By the way, if you're interested in our previous discussions of other health care systems, they can be found in the June, 2011 posts.

Monday, March 19, 2012

Is equal opportunity unamerican?

We like to pat ourselves on the back and say that we're the "land of opportunity." Even someone born in a log cabin can become president. Translation: We have no legal prohibition against a poor kid from the ghetto streets becoming president, or even just becoming rich.

Does that poor kid have an equal opportunity when compared with a child born into a wealthy family who can afford private schooling? Not even close.

I began to think about this a few weeks ago while writing about the schools of Finland. (See What does Finland know that we don't? and Finland: A bit more...). While writing these posts, Mitt Romney made a statement along the lines of "President Obama wants equal outcomes while I want equal opportunity." I began to think about whether Americans (both Republicans and Democrats) really want equality of opportunity.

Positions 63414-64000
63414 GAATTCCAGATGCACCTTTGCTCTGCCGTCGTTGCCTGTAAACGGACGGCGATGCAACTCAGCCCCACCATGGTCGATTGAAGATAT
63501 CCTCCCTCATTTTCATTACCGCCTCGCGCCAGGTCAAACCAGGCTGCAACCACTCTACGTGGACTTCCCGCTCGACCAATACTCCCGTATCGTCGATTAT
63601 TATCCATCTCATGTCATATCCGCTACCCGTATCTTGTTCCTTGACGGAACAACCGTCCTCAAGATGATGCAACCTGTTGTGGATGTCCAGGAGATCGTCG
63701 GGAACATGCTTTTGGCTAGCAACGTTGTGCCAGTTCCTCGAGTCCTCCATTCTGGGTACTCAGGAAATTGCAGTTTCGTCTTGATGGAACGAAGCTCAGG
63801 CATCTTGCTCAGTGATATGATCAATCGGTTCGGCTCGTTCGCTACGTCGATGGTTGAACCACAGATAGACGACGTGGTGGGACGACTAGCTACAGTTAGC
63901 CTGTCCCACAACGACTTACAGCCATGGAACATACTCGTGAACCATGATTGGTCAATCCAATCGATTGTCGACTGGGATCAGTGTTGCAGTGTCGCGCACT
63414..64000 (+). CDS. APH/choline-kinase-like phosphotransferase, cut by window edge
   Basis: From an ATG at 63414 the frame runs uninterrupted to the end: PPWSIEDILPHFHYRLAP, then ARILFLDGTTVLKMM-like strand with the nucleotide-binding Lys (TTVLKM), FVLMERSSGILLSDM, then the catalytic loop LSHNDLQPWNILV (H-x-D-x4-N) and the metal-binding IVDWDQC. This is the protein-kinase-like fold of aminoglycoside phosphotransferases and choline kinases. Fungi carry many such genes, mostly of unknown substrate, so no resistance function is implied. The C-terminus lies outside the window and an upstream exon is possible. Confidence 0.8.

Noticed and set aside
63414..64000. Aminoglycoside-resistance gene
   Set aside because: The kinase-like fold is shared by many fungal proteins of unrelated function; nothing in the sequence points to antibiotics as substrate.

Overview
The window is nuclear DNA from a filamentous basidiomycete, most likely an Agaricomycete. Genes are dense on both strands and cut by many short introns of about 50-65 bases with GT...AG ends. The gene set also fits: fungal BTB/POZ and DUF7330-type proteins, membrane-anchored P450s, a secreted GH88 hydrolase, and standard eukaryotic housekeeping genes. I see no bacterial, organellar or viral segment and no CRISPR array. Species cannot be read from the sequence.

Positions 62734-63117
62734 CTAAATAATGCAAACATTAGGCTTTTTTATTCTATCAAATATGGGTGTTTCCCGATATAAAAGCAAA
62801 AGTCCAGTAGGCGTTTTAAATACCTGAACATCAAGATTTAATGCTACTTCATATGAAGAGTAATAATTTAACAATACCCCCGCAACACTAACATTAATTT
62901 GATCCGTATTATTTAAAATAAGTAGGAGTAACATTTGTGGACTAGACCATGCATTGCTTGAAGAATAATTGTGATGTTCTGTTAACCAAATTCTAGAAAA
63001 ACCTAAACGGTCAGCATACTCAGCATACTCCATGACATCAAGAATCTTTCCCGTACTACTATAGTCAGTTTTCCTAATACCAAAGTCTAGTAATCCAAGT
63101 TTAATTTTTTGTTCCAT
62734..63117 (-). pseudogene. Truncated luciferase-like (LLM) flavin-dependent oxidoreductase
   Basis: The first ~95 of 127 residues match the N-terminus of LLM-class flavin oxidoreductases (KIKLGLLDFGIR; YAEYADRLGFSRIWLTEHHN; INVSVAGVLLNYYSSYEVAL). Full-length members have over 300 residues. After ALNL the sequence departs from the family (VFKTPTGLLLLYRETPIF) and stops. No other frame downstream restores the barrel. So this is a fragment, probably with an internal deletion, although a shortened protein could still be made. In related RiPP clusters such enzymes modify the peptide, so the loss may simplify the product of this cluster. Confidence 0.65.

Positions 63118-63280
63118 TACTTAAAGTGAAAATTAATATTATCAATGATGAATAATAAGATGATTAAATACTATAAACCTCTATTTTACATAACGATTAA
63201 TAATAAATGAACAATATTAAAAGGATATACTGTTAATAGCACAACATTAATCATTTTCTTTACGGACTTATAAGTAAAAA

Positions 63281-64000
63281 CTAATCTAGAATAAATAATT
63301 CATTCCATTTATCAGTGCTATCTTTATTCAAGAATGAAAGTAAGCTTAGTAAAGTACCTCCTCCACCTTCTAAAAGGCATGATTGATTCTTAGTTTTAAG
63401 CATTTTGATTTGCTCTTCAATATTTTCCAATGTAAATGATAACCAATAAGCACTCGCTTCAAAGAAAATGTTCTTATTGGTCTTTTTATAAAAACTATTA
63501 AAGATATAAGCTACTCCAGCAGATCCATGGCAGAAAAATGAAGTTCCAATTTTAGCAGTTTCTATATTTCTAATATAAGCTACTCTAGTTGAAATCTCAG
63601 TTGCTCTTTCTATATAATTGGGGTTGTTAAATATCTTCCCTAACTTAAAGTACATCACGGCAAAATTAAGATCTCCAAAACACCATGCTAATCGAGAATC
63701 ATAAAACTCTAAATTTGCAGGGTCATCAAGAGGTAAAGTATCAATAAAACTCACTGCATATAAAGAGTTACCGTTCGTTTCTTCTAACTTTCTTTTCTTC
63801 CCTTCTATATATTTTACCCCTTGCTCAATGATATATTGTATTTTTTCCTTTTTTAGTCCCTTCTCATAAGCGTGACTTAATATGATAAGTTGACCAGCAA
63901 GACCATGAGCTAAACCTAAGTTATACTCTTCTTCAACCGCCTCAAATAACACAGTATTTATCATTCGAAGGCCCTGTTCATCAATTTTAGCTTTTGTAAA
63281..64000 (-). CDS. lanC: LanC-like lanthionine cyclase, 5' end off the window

Let's begin with education. In Finland, the world's model for an educational system that really works, there are no private schools. Every school, whether rural or urban has exactly the same resources. Any Finnish child who qualifies academically may attend college for free. Every student has an equal educational opportunity. Some will do better than others, but the starting line is the same for everyone rich or poor.

In America the educational starting line is different for rich and poor. It is impossible to argue that the child of wealth in New York City whose parents can afford the $40,000/year for private schooling has an equal educational opportunity compared with the poor child attending one of NYC's worst public schools. Checked college costs lately? Sure, there is financial aid, but most of it these days comes in the form of loans. College is quickly becoming available only for those who can afford it.